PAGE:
Over 240 animals, including 20 one-horned rhinos and 185 hog deer, have reportedly died within the last seven days due to the heavy floods that hit the Kaziranga National Park in Assam. Over 80 percent of the World Heritage Site has got submerged under water following continuous rainfall since last week.
The dead animals included 20 rhinos, 185 hog deer, nine swamp deer, four wild buffaloes, 12 wild boars, two hog badger, one pelican, six sambar deer, two porcupines and a python, according to local media reports.
"While 13 rhinos died due to drowning and four died of natural death due to old age, hog deer suffered the worst with 152 of them getting drowned and 12 knocked down by vehicles on National Highway 715 that forms the southern boundary," Subhasis Das, Divisional Forest Officer (DFO), Kaziranga, was quoted by the Indian Express as saying.
"The flood-level has receded by one foot since yesterday and is much below the danger level now. But about 80 per cent of the Park area is still submerged... The figure (of dead animals) is likely to go up as the entire floodwater gets out of the Park," the DFO added.
A forest official was quoted by IANS as saying that no tiger deaths have been reported so far, nor have any tiger carcasses been found. Some tigers have reportedly moved towards human habitations.
Forest teams have managed to rescue over 200 animals, including nine rhino calves. Animals were rescued using boats, Das said.
Some animals were rescued manually while in some cases, teams had to use tranquilisers. Many animals, including a rhino and around 60 hog deer, have been released back into the forest. More than 70 man-made highlands located in the national park helped save the lives of many animals.
Though the flood water has begun to recede, the fear of fodder scarcity looms large as animals would move to southern Kaziranga in search of food, IANS reported. Das said that while floods kill animals, they are also a "boon" because they help in keeping park fodder-rich and charge water bodies.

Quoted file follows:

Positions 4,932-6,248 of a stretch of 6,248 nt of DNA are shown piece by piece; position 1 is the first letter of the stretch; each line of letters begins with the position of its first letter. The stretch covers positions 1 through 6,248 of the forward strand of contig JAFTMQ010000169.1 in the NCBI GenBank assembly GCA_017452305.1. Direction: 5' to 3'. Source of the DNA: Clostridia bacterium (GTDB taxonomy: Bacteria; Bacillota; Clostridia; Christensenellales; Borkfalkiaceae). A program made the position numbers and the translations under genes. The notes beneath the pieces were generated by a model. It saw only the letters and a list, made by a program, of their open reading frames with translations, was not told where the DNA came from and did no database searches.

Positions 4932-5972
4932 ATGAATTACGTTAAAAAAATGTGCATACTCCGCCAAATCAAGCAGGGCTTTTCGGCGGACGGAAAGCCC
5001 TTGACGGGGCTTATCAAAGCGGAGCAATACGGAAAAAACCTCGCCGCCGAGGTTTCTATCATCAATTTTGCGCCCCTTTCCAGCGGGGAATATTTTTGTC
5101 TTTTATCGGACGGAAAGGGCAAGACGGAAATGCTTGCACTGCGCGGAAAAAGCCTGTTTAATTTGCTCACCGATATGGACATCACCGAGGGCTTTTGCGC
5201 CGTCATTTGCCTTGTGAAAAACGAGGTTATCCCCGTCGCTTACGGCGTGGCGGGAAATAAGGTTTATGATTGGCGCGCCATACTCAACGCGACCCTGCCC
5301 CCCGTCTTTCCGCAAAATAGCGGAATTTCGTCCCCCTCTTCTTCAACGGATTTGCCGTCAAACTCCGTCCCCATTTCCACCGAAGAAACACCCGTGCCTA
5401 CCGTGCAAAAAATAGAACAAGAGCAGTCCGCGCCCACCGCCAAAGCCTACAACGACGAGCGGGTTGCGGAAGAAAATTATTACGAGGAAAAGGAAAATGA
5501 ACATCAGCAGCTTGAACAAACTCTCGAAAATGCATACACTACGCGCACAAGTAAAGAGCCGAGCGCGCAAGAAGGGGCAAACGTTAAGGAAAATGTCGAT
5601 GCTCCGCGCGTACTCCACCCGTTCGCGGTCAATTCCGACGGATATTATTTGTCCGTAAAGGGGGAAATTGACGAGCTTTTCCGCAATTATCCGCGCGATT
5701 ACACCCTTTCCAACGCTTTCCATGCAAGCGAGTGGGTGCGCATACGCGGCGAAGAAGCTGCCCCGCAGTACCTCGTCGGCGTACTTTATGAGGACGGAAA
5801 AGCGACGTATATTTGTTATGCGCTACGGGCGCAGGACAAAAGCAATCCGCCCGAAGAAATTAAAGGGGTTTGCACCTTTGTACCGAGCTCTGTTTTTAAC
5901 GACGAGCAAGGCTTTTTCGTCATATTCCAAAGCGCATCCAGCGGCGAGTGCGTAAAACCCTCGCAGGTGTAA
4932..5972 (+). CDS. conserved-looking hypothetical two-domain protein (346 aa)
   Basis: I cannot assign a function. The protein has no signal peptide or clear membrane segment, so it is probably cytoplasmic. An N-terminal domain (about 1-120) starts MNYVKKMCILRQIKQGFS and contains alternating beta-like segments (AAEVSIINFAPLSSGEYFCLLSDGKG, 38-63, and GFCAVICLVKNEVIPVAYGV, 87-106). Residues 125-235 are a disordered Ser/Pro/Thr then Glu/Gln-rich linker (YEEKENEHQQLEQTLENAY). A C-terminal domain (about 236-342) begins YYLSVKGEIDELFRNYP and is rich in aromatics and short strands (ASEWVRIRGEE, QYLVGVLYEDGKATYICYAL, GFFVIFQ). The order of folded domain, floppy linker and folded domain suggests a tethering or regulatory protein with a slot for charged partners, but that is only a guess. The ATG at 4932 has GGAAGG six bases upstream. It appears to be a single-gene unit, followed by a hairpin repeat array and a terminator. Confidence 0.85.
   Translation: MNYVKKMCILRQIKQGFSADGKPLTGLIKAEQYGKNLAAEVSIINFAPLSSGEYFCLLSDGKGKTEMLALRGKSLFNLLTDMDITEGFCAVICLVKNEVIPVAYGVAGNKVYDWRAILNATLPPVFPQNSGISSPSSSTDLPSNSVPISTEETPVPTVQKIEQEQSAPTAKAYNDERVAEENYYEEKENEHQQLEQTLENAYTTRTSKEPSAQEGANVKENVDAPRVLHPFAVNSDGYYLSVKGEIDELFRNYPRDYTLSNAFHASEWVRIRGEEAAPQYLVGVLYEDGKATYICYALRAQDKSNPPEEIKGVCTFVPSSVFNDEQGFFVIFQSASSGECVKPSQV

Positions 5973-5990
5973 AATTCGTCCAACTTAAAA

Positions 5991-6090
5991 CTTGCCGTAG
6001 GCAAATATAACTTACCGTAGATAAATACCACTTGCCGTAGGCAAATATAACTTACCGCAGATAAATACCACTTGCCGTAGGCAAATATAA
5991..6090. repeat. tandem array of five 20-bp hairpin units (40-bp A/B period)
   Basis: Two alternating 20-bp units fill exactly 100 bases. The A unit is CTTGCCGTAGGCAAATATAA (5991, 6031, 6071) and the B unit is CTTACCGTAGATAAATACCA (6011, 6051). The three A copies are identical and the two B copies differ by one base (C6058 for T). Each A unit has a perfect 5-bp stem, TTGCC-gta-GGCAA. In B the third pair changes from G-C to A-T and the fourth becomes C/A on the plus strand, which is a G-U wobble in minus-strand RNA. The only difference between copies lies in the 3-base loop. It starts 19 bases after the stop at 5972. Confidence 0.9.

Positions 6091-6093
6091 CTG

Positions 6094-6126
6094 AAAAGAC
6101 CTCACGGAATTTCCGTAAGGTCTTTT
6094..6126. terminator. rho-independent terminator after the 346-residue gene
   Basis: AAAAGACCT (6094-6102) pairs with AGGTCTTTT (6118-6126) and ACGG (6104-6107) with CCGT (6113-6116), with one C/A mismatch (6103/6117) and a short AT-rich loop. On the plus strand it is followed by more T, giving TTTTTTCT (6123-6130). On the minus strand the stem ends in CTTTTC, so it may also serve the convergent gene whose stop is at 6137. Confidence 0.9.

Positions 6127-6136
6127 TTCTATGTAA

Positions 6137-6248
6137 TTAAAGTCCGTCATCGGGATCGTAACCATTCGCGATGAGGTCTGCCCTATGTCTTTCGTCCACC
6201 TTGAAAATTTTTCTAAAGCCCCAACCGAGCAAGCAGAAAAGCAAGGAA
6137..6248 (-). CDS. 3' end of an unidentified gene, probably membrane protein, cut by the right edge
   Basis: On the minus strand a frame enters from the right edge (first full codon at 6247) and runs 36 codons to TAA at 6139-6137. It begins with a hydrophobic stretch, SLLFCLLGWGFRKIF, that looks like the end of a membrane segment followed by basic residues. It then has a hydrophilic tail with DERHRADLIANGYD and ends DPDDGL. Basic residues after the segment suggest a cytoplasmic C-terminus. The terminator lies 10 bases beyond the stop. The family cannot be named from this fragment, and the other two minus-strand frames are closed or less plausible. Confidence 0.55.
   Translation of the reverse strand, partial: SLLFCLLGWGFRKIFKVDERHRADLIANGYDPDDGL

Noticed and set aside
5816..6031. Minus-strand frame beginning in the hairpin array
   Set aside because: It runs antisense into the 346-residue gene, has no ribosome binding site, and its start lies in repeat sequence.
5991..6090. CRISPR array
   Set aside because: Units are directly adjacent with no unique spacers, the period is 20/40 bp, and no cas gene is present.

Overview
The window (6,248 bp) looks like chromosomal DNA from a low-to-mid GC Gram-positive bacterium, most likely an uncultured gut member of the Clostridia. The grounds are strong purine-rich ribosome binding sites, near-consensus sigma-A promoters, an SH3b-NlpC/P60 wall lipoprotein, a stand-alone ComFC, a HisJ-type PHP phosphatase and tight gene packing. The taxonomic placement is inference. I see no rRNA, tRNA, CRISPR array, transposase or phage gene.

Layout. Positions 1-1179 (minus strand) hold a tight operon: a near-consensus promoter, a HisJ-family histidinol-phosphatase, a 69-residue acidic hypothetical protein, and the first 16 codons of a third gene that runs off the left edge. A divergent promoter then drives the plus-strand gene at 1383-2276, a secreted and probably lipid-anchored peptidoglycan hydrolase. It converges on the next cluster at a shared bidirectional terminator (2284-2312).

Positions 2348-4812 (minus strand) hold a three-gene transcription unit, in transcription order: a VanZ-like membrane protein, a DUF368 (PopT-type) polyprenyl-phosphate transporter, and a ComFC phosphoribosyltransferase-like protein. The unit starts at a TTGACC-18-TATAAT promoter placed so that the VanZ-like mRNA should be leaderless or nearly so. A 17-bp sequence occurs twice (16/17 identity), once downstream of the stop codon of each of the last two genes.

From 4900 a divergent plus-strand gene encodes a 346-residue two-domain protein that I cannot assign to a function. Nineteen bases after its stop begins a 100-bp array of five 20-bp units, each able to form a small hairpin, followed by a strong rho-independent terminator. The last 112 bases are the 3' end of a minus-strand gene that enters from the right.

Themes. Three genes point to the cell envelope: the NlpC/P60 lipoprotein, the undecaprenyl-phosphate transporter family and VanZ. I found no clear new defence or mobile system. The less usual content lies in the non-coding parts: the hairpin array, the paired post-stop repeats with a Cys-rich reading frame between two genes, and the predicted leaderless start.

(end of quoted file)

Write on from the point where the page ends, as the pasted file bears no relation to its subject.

"The floods are followed by fodder scarcity for some time, then animals start moving towards the Karbi-Anglong Hills situated at the southern part of the forest," Das said, adding that the risk of poaching increases as the national highway's southern boundary is at a height, which forces wildlife to move there for shelter.
"Outside the park they are under threat from poachers and we have to be extra alert. There have been a lot of such cases. Inside the park they are safe as we are always patrolling and flood waters make it difficult for poachers too," Das was quoted by NDTV as saying.
The rescued animals are undergoing treatment at the Centre for Wildlife Rehabilitation and Conservation (CWRC), India's only wildlife field hospital located in Kaziranga.
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Home Minister Rajnath Singh meeting the family members of those affected by the floods at relief camp in Assam pic.twitter.com/sVxMEvaBwB
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Rajnath Singh to survey flood hit zones of Assam even as death toll rises to 21, over 5 lakh in camps n 18 lakh hit pic.twitter.com/GEvrDdd2SD
â€” Subhajit Sengupta (@SubhajitSG) July 30, 2016
â€” Subhajit Sengupta (@SubhajitSG) July 26, 2016
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